An extraordinary week for sterling saw the pound moving gently upwards on Monday through Wednesday and leaping suddenly higher on Thursday. Most of that was easily explicable, but Thursday’s jump was driven, amazingly, by the departure of the Chancellor of the Exchequer, Sajid Javid. Evidently, the first thought of investors was that his replacement would be more tolerant of the increased public spending which they believe is necessary to stimulate the economy. Javid’s departure was worth nearly 1% to sterling on the day. That accounted for most of the week’s gains and for the pound’s position at the front of the field.
Most of the UK economic data came in a rush on Tuesday. They were not brilliant but could have been worse. Disappointing output figures were less dire than usual and there was a sense of relief when the gross domestic product data confirmed that the economy did not shrink in the fourth quarter, unlike France and Italy.
The euro was way off the pace, falling an average of 1.1% against the other major currencies and losing twice that much - two and a half cents - to the pound. For four days on the trot it was the weakest performer. Against the US dollar, the euro touched its lowest level since June 2017. One argument has it that the euro is losing out to the US dollar as a safe-haven at a time of coronavirus angst, but that cannot explain why it is 1% lower on the week against the South African rand.
More reasonably – and consistently – it is economic weakness that lies at the root of the euro’s downward drift. Investor confidence suffered a relapse in February and industrial production continued its decline in December. The European Commission’s latest economic forecast is not unreservedly optimistic about the future, saying “outlook still clouded by risks despite some rays of light”.
The US dollar shared fourth place for the week with the Australian dollar, behind the pound, the Canadian dollar and the Japanese yen. It took a cent and a half off the euro and lost a cent to sterling. Apart from the odd Tweet by president Trump, the political scene was fairly calm. When the Federal Reserve chairman made his biannual pilgrimage to Congress, he made no earth-shaking revelations. He declared it was “too early to say” what economic impact coronavirus might have on the States.
America’s economy continues to deliver the sort of solid data that keep investors happy, even if some of them occasionally fall short. Last Friday’s jobs numbers revealed a monthly increase of 225k in nonfarm payrolls that easily beat the forecast 160k rise. Investors did not mind that unemployment ticked up to 3.6%. Inflation at 2.5% was a touch higher than expected.
The Loonie took second place for the week behind sterling, conceding a cent to the pound. It strengthened by a fifth of a US cent. Canada’s economic data were concentrated on Friday and Monday, with none to be seen during the rest of the week. Friday’s jobs numbers exceeded expectations in all the important ways. Unemployment ticked down to 5.5% and there were 35k more people in work. The participation rate was minutely lower at 65.4%. On the same day, the Ivey Purchasing Managers’ Index came in four points higher than forecast at 57.3. Housing starts and building permits were both stronger than expected.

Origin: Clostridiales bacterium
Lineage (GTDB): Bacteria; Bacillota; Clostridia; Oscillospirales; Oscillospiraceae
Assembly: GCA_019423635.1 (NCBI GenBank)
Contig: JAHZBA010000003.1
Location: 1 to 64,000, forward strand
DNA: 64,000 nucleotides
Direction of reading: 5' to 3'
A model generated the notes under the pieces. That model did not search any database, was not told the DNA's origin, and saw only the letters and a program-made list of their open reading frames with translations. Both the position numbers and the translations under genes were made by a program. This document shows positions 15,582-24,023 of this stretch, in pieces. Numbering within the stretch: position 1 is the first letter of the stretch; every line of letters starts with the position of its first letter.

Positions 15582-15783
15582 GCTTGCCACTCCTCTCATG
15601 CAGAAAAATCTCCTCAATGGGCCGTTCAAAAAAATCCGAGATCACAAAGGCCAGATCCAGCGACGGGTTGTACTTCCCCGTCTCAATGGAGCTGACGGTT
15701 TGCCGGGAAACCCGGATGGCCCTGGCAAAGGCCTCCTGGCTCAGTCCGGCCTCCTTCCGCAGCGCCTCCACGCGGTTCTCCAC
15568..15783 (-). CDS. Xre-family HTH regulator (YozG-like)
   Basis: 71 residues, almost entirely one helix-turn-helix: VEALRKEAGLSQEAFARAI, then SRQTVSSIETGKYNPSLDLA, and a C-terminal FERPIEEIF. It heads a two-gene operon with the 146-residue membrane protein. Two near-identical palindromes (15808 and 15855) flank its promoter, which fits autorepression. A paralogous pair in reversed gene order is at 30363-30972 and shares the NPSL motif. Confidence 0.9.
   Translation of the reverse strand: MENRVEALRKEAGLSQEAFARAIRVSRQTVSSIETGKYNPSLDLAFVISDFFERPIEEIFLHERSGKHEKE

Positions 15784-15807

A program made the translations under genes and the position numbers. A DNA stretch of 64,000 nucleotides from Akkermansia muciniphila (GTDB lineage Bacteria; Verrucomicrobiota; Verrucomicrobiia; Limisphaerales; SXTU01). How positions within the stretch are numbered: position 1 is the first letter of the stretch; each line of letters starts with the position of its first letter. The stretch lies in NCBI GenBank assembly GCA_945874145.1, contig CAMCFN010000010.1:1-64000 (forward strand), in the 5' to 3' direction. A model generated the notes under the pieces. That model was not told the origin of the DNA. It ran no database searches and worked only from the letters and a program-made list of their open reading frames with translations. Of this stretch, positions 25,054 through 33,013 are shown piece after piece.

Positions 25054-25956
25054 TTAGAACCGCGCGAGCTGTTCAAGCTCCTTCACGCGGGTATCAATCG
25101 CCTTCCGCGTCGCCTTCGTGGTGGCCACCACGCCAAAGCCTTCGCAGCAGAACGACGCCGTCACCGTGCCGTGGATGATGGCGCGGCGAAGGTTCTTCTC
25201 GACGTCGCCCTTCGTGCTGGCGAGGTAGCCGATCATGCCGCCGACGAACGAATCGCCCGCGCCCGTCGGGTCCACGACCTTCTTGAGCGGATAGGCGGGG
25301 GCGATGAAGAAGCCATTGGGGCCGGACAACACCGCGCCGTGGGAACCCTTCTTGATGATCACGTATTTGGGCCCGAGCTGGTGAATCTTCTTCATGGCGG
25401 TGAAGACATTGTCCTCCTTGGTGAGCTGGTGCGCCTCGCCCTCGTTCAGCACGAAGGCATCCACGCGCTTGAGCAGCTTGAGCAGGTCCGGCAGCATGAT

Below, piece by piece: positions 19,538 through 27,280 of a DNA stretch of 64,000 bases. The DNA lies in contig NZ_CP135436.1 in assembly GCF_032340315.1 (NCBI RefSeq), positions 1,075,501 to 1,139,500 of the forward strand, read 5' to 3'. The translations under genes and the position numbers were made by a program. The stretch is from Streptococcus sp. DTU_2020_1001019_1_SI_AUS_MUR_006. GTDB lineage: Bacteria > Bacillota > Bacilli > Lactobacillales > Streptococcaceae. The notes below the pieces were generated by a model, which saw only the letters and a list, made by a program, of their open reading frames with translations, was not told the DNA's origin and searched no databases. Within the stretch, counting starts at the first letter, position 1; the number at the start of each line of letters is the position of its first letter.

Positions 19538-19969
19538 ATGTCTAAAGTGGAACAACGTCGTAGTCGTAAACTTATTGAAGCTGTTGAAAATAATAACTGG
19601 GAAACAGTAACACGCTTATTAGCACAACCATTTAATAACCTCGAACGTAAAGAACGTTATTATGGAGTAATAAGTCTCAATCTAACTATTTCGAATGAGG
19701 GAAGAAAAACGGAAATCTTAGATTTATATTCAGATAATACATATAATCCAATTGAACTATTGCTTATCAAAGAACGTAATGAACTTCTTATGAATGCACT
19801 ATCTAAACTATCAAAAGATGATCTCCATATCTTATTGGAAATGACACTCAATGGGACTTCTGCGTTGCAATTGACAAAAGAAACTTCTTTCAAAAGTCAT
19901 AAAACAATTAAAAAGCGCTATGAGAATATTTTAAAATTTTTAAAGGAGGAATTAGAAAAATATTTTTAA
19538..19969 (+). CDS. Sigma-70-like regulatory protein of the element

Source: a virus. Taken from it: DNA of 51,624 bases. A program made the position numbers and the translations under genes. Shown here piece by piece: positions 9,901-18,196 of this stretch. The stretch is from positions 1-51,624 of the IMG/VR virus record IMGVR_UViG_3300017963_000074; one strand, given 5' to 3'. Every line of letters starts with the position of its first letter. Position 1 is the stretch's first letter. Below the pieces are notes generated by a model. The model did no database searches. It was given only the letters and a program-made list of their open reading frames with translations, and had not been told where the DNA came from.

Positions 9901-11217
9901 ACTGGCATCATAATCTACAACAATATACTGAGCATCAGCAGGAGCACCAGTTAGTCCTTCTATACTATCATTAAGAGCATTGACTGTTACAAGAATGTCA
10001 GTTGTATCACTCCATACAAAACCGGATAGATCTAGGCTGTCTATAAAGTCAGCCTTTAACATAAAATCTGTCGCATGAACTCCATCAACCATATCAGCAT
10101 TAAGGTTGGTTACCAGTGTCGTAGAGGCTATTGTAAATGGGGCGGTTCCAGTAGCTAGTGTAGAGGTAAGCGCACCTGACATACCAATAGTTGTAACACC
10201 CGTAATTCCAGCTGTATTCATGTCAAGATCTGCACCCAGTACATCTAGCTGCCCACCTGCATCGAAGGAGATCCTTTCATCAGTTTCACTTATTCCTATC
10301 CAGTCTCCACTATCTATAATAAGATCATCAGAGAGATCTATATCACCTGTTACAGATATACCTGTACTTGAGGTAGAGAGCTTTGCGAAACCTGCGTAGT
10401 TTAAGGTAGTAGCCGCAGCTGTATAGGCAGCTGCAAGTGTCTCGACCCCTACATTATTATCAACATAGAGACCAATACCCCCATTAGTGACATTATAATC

Bank of Canada Governor Stephen Poloz made a joint appearance with his opposite number at the Reserve Bank of Australia. Beyond remarking on the resilience of the Canadian economy, he said nothing to affect the Loonie.
In fourth place alongside the US dollar, the Aussie had a moderately successful week. Having lost ground last Friday it made it back by the end of Wednesday. Against sterling, the Australian dollar lost a cent and a half. A disparate bunch of economic statistics were not of huge significance to the Aussie. Mortgage lending in December was a little stronger than forecast, with approvals rising 4.4%. NAB's monthly business survey in January found little change from the end of last year with “little to no growth in the private sector”. Westpac’s index of consumer confidence improved by two points to 95.5 but remained “weak overall”.
Reserve Bank of Australia Governor Philip Lowe was cautious about the economy when he appeared at a forum with the Bank of Canada’s Stephen Poloz. He stated the economic impact of climate change will be “profound” while the coronavirus is having a “major effect” on education, tourism and business deals, which will hit the economy in the short term.
After one day leading the major currencies and two days at the back of the bunch, the Kiwi was eventually on average unchanged. It lost two and a quarter cents to sterling. More than anything it was the Reserve Bank of New Zealand that shaped its fortunes, in particular with the monetary policy statement on Wednesday. It was not that the RBNZ did nothing, it was how it didn’t do it. Leaving its Official Cash Rate steady at 1% the RBNZ said, in every way it could think of, that the OCR will remain where it is for the remainder of the year.
Lest there be any doubt, RBNZ governor Adrian Orr reaffirmed the following day that the bank has a “genuine neutral bias” on monetary policy. Investors had not been prepared for such impartiality and they took the Kiwi higher. There was no challenge from the NZ economic statistics, the highlight of which was a 4.2% annual rise in electronic card retail sales.